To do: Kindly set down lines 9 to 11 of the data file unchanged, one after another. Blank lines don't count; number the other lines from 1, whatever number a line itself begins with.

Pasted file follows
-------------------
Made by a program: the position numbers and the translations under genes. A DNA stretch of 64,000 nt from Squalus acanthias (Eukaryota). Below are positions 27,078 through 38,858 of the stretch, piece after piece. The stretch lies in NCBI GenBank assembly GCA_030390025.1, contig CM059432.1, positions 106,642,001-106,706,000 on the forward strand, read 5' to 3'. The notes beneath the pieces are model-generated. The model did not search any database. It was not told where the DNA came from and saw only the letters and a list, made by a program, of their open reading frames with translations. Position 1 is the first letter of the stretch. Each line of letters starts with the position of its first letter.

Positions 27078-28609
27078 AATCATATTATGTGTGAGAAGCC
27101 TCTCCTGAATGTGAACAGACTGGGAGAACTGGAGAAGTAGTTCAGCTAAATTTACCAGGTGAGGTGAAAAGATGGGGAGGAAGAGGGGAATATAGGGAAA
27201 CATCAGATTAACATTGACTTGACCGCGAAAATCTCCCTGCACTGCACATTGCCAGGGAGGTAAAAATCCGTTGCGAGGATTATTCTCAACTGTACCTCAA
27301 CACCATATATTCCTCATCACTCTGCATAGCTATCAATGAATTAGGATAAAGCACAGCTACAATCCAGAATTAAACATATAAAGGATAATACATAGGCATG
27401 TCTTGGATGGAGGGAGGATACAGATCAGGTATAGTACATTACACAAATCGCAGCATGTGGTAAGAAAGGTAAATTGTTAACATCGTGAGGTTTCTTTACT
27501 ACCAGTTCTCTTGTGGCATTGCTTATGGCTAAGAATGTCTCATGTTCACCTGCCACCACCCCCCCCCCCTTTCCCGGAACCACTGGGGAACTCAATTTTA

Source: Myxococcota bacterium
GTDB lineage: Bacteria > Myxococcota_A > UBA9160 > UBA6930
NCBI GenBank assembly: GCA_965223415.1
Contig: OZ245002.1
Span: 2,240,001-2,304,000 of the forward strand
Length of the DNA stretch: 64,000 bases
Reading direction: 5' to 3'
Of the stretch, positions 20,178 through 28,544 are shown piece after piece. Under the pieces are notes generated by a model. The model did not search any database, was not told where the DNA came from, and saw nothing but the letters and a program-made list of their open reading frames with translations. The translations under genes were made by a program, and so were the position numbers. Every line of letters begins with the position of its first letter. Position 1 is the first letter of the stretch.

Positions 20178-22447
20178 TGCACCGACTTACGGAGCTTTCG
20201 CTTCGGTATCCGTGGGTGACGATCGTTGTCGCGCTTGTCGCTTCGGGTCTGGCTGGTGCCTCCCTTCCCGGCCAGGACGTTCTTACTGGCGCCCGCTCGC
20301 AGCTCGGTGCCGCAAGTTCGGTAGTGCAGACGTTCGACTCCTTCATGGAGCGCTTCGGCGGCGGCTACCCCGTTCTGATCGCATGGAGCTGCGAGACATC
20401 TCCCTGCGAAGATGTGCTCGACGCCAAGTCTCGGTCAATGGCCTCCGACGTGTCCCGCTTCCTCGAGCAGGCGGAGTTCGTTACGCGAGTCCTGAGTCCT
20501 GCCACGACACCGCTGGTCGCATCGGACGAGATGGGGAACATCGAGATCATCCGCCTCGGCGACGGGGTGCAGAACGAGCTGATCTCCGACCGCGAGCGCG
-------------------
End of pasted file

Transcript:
Source: Myxococcota bacterium
GTDB lineage: Bacteria > Myxococcota_A > UBA9160 > UBA6930
NCBI GenBank assembly: GCA_965223415.1